Long-term benefit of early multiple sclerosis treatment with interferon beta-1b: lower disease activity, delayed disability progression, improved overall survival
J Med Drug Rev 2012;2;31-39 (Review-Artikel in deutscher Sprache)
Multiple sclerosis (MS) often starts in early adulthood und thereafter typically takes a course over several decades. However, clinical studies in MS with usual treatment periods of one to three years cover this long-term course only inadequately. In contrast to this, the clinical development program of betaferon® (interferon-beta-1b, IFNβ-1b) paid special attention to the long-term follow-up of patients even after the termination of the pivotal clinical studies.
To gain marketing admission for IFNβ-1b, three large placebo-controlled studies were conducted: a) in patients with relapsing-remittent MS (RRMS), b) in patients with clinically isolated syndromes (CIS), and c) in patients with secondary progressive MS (SPMS). 8-year follow-up data are available for the CIS and SPMS studies. Regarding the RRMS study, efficacy and safety of IFNβ-1b treatment were analysed after 16 years and mortality data were collected after 21 years.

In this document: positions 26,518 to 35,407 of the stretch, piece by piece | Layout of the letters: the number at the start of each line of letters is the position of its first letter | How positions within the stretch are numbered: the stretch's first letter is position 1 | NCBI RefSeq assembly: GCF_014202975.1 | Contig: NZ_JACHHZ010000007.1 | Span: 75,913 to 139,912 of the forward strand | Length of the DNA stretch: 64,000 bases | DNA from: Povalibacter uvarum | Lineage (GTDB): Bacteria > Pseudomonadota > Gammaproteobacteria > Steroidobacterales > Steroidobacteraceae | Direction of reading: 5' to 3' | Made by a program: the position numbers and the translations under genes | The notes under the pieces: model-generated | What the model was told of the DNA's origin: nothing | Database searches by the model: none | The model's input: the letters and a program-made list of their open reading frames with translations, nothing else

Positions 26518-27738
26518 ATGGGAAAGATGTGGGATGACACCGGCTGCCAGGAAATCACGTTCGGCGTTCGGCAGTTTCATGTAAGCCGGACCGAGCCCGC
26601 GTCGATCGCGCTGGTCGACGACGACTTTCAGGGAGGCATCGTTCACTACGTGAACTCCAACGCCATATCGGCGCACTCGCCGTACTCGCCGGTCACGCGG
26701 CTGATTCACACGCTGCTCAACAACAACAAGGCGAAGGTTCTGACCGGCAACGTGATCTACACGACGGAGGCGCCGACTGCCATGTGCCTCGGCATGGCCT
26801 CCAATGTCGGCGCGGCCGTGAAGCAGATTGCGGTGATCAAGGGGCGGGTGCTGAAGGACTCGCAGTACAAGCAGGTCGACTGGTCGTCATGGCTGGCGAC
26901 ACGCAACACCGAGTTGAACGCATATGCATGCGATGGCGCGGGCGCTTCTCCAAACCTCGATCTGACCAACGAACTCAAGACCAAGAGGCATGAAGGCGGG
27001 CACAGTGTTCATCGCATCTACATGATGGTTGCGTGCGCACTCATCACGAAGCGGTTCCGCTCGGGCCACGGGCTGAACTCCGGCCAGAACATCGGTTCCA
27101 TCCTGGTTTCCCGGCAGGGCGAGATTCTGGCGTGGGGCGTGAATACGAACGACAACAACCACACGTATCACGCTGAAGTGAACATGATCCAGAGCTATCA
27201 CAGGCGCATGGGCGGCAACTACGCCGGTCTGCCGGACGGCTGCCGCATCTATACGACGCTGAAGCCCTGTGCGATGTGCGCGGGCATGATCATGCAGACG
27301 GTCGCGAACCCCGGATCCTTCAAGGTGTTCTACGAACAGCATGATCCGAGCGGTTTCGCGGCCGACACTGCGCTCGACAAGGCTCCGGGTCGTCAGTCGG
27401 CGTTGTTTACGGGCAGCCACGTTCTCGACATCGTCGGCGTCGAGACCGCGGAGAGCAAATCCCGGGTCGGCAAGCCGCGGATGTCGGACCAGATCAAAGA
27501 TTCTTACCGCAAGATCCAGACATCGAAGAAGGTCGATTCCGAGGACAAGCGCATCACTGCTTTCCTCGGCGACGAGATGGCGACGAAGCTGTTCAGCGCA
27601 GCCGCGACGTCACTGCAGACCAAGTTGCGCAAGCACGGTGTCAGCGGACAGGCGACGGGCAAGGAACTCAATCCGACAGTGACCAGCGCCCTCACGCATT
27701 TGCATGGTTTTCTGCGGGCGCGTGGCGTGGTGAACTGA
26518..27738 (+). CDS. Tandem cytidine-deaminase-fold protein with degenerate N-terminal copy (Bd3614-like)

The 8-year follow-up study demonstrated the benefit of early IFNβ-1b treatment (within 60 days after CIS onset) by a lower incidence of clinical definitive MS (CDMS) compared with delayed treatment (the group originally receiving placebo; 55.5% vs. 65.8%). Additionally, a lower relapse rate was observed during the whole 8-year period (0.20 vs. 0.26 annually). In SPMS patients, early IFNβ-1b treatment significantly delayed the disability progression over 6 years; the 8-year data still show a strong trend regarding this parameter.
16-year data: Early IFNβ-1b treatment of RRMS (250 µg subcutaneously every other day) is effective and delays disability progression according to a correlative model. Additionally, 21-year data demonstrate a significant mortality reduction by almost half compared with the group originally receiving placebo (hazard ratio: 0.532, 95 % CI: 0.314-0.902, P=0.0137).
The methodically carefully designed and performed long-term follow-ups in MS patients confirm the maintained benefit of early IFNβ-1b treatment even after 8, 16, and 21 years.